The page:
“Okay, I guess.” Her voice sounded happy, but I could tell she was shielding disappointment.

On our way back, she started to talk very quietly. I was about 10 feet behind her at all times because I wasn’t exactly in the best of shape. She was trucking along while I was struggling. I didn’t complain though, she seemed to be enjoying herself. Even with all the silence.

I sprinted for a second to catch up with her. She was still talking, but I once I caught up to her I realized it was more of a mumble. She was mumbling so fast I couldn’t make anything out.

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“Hey? What’s up? What’re you talking about?” I asked quietly.

As soon as the words left my mouth she went completely silent.

“Whoa, I never thought you’d catch up to me. You don’t have to strain yourself. Walk at your own pace. I’ll slow down.” She smiled.

“No, I know. I just, I thought you were talking to me. What were you saying?” I asked, a little more concerned.

“Nothing. I haven’t really said anything since we’ve been out. You’re losing it already?!” She said jokingly.

She really didn’t remember? I thought maybe she just didn’t want to tell me. She wasn’t known to talk to herself, but we weren’t in our usual environment either. Maybe she was just thinking out loud.

“Ha. I guess so. You know the woods creep me out.” I tried to remain cheerful.

We got back to the cabin around 6 pm. I was starving. My sister immediately went upstairs to her room and shut the door. I figured she was probably getting a shower, and I started dinner.

“SIS, DINNER IS READY!” I shouted hoping to get her attention.

No response.

“Hey, are you good up there?” My voice was quieter this time.

No response.

I walked up the spiral staircase that led to second floor. I went up to her door and knocked. The door creaked open. After a few moments, she opened it the whole way. Her eyes were wide and bloodshot, like she hadn’t blinked in an hour.

“Are you okay? Dinner is ready.” I locked eyes with her.

“Yeah. Okay. Dinner. Okay. What’s for dinner again?” She sounded confused.

“Chicken dumplings! One of your favorites!” I smiled, but I was worried.

“Okay. I’ll be down.” She sounded monotone now.

Around 9 pm she finally came down. Dinner had been cold for hours. I was getting tired. As I was laying down on the living room couch, she walked by without even acknowledging my existence. I watched her grab a plate and two dumplings. She ate standing in the kitchen. I looked over again a few minutes later and she was putting her plate in the sink already.

“Wow. Hungry much?” I asked lightheartedly.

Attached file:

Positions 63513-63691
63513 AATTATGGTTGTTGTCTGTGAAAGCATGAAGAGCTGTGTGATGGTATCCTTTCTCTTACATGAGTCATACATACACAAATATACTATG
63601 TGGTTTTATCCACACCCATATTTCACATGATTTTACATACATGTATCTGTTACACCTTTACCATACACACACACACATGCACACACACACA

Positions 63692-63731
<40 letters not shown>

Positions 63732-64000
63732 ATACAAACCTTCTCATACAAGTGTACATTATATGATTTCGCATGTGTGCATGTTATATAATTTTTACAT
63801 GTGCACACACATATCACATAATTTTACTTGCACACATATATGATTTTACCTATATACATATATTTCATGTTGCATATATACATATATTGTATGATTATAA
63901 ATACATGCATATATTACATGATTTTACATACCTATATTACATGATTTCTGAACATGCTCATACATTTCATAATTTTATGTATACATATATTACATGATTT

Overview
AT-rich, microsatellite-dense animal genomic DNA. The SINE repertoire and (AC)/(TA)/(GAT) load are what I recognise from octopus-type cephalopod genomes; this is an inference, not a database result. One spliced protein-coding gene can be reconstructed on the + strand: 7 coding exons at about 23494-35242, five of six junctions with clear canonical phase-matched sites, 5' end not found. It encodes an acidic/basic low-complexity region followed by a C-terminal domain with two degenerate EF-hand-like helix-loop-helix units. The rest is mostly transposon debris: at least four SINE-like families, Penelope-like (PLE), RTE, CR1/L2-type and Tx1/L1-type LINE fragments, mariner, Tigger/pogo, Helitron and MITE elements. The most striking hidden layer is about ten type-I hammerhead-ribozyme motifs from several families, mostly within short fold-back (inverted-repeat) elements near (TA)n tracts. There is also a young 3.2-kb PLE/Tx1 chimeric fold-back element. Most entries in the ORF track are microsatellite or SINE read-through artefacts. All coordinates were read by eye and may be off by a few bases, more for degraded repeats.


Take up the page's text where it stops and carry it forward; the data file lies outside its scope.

She didn’t even look at me. I was officially worried and weirded out now. This wasn’t like her at all. She never liked being pressured, so I didn’t try to pry information out of her.

She didn’t even get done rinsing the plate before she was sprinting to bathroom. I could hear her vomiting. I remember asking myself if she could’ve gotten sick. Even when she was sick though, she was always bright and cheerful. Not even the highest fever could break this girl’s spirit. Was she pregnant? That would explain her sudden mood change and the vomiting. If she was pregnant, she wasn’t ready to tell anyone. I wasn’t about to ask either.

After she didn’t come out of the bathroom, I went to see if she needed help. Before I could even reach the bathroom door, she swung it open. Her eyes even worse than before.

“Thank you for dinner. What a wonderful trip this is. You’re an incredible big brother.” She smiled so wide I could see every single one of her teeth.

“You’re welcome.” I replied. I was trying to remain calm, but I could feel myself shaking.

She bolted past me back up to her room. Now, by this point I knew something was seriously wrong. It wasn’t even about the vomiting, the weird and fast mumbling, or the odd behavior. She called me an incredible big brother.

I was 2 years younger than her, and a girl.

I went to call my mother and realized I had no service, only WiFi. I decided to try and download a free texting app that didn’t require data, but my calls and texts still wouldn’t go through. Around 11 pm I went upstairs to go to my room. I could hear a faint scratching sound coming from my sister’s room. I quietly made my way over and pressed my ear against the door.

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My sister was talking fast and almost manic like.

“What a wonderful beach. I love the beach. I love the beach. I love the beach. What a wonderful trip. I’m happy dad came. I love dad. Thank you for coming dad. What a wonderful trip.” Her voice sounded monotone despite the speed.

She was talking about our father? To our father? I couldn’t tell, but our father had died years ago.

Panicked, I grabbed the doorknob to open the door. It was locked. As soon as I tried to open it though, the scratching stopped. I heard shuffling and then the click of the door unlocking. This time she didn’t peek first, she whipped it open. The white part of her eyes were now completely bloodshot. I stared at her, and watched a tear of blood roll down her face. She was smiling.

“Hey, we’re going home tomorrow, okay? You’re not well.” I tried to sound reassuring.

She cocked her head to side.

“Okay.” She replied, still smiling.

I stepped out of the doorway and ran to my room. I quickly gathered all of my things together. I wanted to leave right then, but there’s no way I could drive us out of here at night. The vehicle trail was too narrow. All it would take is one wrong swerve, and we’d either go over a cliff or into a tree.

I stayed up until I couldn’t anymore. Ever since I left my sister’s room, it had been silent. I figured she finally went to bed. I tried to stay awake all night, but I finally succumbed to the exhaustion.